Nanofluidics is a new research field focusing on the study of unique fluid transport phenomena in/around nanosized objects, such as fast water transport in carbon nanotubes and single molecule/particle translocation through nanopores. Benefiting from the nanoscale confinements and nanoscale surface-fluid interactions, these nanofluidic transport phenomena are significantly different from those at macro/microscale and they open up new avenues for both biomedical and energy applications. In this talk, I will present my group’s recent works on exploring new fundamentals and applications of three nanofluidic transport phenomena. First, I will present our study of fast water transport in single graphene nanochannels which demystifies a long-lasting controversy about water slippage on graphene surface. Second, I will show how we explore kinetic-limited ultrafast water evaporation from single nanopores. I will demonstrate that the ultimate evaporation heat/mass fluxes from nanopores are radius-dependent and the fluxes can exceed the kinetic limits predicated by the classical theories by an order of magnitude, offering unprecedented opportunities for electronic cooling and membrane distillation. Finally, I will introduce our latest work on electrokinetic trapping of single nanoparticles near low-aspect-ratio nanopores and discuss the potential applications of this new trapping phenomenon on nanoparticle characterization as well as nanopore gating for controlled chemical releasing.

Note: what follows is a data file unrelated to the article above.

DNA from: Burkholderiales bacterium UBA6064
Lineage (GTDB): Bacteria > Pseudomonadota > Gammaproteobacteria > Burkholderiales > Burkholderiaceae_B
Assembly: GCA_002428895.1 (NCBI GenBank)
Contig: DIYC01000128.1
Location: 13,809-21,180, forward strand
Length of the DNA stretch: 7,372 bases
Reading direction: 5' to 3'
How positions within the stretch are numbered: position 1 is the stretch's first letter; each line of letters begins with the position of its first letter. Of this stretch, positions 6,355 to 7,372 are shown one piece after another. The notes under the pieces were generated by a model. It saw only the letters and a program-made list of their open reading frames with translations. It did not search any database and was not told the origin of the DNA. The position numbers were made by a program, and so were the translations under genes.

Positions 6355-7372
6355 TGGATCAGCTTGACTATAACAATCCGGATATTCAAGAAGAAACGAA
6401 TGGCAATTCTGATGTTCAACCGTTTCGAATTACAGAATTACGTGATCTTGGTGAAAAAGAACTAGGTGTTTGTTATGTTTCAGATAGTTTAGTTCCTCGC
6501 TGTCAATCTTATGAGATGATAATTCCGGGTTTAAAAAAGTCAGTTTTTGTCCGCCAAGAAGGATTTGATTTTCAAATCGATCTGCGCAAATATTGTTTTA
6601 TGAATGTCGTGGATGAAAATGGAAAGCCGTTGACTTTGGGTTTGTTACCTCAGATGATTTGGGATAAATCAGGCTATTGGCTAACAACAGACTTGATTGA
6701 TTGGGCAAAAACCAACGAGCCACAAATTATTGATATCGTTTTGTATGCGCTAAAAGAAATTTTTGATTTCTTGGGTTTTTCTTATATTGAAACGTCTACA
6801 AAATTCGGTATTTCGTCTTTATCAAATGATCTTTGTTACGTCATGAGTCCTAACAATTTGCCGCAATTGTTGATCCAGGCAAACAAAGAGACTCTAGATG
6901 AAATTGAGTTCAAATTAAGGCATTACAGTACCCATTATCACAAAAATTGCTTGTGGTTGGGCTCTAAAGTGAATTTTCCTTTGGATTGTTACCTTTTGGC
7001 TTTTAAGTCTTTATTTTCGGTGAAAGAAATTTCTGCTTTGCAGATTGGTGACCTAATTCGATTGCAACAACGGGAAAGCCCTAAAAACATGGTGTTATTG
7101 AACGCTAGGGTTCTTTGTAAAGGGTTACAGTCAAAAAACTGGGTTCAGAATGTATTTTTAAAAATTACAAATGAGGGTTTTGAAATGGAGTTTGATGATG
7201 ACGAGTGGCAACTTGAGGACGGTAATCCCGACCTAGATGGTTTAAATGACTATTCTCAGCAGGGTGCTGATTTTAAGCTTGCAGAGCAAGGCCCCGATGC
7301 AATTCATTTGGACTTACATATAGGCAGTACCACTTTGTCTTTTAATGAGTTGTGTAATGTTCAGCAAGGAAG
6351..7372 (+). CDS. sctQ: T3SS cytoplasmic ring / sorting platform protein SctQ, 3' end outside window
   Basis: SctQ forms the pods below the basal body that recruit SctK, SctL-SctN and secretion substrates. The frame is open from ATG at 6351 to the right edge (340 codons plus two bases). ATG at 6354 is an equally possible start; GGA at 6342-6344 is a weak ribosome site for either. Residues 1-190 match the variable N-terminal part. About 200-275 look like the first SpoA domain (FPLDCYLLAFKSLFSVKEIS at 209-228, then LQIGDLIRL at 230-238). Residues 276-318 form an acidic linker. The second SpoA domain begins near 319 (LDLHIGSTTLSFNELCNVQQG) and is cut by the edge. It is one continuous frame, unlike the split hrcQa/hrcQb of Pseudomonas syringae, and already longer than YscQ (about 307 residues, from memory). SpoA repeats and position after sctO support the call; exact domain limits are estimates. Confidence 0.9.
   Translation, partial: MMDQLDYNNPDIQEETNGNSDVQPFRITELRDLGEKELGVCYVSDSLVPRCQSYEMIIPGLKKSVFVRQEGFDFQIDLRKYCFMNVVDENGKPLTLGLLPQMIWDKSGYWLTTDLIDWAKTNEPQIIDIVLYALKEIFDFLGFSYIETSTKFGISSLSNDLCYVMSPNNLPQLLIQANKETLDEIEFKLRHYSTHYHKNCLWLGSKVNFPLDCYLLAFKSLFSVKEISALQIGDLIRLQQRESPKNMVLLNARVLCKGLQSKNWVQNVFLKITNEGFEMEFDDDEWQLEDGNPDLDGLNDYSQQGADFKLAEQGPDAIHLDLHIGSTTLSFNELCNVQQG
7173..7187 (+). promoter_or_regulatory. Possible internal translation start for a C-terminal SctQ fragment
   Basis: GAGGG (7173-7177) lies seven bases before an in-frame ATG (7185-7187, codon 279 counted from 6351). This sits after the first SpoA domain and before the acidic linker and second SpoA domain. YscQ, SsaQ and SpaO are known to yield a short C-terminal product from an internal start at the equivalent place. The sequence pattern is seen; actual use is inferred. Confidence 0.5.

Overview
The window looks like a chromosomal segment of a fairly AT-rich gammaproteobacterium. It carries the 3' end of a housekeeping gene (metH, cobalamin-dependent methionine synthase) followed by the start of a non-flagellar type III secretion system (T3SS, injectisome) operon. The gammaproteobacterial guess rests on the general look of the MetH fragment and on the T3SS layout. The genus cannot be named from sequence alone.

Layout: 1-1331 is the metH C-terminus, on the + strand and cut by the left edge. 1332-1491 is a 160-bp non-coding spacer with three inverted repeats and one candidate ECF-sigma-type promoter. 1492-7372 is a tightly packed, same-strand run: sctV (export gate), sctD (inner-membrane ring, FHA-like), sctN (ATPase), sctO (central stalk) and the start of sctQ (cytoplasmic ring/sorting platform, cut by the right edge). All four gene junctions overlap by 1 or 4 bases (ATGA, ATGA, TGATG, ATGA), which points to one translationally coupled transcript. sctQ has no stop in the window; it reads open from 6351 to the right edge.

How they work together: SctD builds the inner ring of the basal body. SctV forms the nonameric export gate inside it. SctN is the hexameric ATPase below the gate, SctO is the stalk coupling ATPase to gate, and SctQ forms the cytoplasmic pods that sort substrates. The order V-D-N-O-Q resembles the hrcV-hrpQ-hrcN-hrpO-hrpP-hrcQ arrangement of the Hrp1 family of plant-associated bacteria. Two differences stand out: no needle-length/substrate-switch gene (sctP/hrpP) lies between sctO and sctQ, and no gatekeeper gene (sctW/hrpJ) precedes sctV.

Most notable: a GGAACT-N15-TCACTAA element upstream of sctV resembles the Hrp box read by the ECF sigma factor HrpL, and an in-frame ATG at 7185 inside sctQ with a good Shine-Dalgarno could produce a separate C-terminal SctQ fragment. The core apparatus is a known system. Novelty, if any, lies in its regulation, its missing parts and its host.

Dr. Chuanhua Duan received his B.S. and M.S. degrees in Engineering Thermophysics from Tsinghua University in 2002 and 2004, respectively. He obtained his Ph.D. in Mechanical Engineering from the University of California at Berkeley in 2009 under the guidance of Prof. Arun Majumdar. After staying in Berkeley for two more years as a postdoctoral researcher at the Lawrence Berkeley National Laboratory, Dr. Duan joined the Department of Mechanical Engineering at Boston University as an assistant professor in 2012. He is currently leading the Nanoscale Energy-Fluids Transport Laboratory at BU ME. Among his honors, Dr. Duan received the Defense Advanced Research Project Agency Young Faculty Award (YFA) in 2018, the National Science Foundation Early Faculty Career Development Award (CAREER) in 2017, and the American Chemistry Society Petroleum Research Fund Doctoral New Investigator Award in 2013. His research focuses on the study of micro- and nanofluidic transport phenomena and the development of new fluidic devices/approaches for applications in healthcare, energy systems, and thermal management.